Physically, the county is by far the most rugged and mountainous in Ulster. The county consists chiefly of low mountains, with a deeply indented coastline forming natural loughs, of which both Lough Swilly and Lough Foyle are the most notable. The famous mountains or Hills of Donegal consist of two major ranges, the Derryveagh Mountains in the north and the Bluestack Mountains in the south, with Mount Errigal at 749 metres (2,457 ft) the highest peak. The Slieve League cliffs are the sixth-highest sea cliffs in Europe, while Donegal’s Malin Head is the most northerly point on the island of Ireland.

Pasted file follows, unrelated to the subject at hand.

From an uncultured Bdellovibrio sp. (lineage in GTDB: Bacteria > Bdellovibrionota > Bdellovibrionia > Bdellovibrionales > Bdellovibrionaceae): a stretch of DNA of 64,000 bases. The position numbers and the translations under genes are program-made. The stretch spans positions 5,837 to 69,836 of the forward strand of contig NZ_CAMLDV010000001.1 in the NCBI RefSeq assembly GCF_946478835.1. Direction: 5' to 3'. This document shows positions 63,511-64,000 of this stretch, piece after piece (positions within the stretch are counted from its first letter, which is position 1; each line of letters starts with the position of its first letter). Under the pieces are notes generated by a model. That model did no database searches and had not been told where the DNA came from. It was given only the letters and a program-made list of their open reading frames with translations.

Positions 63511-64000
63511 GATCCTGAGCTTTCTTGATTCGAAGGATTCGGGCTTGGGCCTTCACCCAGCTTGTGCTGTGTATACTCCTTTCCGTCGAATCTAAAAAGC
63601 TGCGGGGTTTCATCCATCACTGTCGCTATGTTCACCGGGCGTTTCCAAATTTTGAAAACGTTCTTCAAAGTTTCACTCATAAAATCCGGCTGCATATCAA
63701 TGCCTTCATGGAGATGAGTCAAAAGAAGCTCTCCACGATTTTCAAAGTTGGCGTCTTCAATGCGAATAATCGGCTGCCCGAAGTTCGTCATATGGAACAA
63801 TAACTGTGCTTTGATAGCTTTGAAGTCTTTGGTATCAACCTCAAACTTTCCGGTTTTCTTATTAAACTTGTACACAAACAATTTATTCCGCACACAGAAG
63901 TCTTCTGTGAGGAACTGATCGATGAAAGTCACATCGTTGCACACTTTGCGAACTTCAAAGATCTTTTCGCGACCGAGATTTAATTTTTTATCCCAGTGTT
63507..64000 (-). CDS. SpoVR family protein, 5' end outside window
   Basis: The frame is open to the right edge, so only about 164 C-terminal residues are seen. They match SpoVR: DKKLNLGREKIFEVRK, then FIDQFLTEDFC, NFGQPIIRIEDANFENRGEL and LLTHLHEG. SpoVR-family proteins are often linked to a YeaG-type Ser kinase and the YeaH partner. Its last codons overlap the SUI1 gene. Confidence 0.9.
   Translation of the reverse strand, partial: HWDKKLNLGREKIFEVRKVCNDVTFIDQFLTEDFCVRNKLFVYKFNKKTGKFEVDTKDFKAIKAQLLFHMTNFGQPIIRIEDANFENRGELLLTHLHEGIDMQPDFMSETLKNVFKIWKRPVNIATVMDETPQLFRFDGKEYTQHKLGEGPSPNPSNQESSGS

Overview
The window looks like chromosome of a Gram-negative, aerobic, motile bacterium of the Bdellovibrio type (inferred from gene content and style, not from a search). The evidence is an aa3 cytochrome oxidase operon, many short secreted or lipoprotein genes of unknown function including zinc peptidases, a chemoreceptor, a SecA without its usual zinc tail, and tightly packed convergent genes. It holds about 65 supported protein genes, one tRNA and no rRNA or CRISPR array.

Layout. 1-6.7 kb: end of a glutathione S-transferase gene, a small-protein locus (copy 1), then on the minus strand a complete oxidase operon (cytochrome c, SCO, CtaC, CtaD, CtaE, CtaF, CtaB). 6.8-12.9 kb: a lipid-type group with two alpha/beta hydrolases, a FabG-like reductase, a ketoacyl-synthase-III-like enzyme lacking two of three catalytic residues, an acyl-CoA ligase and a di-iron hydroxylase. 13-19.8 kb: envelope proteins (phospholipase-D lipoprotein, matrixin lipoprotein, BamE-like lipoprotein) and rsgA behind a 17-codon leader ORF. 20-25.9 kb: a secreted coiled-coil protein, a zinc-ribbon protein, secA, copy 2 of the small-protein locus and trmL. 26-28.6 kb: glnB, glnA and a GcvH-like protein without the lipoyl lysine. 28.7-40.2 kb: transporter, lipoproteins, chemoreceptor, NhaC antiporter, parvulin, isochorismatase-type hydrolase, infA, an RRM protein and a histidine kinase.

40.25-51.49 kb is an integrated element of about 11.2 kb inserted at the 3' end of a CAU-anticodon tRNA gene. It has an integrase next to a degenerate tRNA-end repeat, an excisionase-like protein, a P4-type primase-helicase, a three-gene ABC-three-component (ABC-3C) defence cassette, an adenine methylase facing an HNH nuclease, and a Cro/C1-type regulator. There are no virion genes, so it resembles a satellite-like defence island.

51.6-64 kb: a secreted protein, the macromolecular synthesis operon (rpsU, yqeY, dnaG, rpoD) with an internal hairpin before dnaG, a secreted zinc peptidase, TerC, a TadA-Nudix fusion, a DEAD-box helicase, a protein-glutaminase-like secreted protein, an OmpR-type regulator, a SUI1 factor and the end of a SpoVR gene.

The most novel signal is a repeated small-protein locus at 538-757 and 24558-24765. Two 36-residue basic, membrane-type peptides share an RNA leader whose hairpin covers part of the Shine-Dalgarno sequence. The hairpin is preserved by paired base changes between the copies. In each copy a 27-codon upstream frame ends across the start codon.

The climate is temperate and dominated by the Gulf Stream, with warm, damp summers and mild wet winters. Two permanently inhabited islands, Arranmore and Tory Island lie off the coast, along with a large number of islands with only transient inhabitants. Ireland’s second longest river, the Erne, enters Donegal Bay near the town of Ballyshannon. The River Erne, along with other Donegal waterways, has been dammed to produce hydroelectric power. The River Foyle separates part of County Donegal from parts of both County Derry and County Tyrone.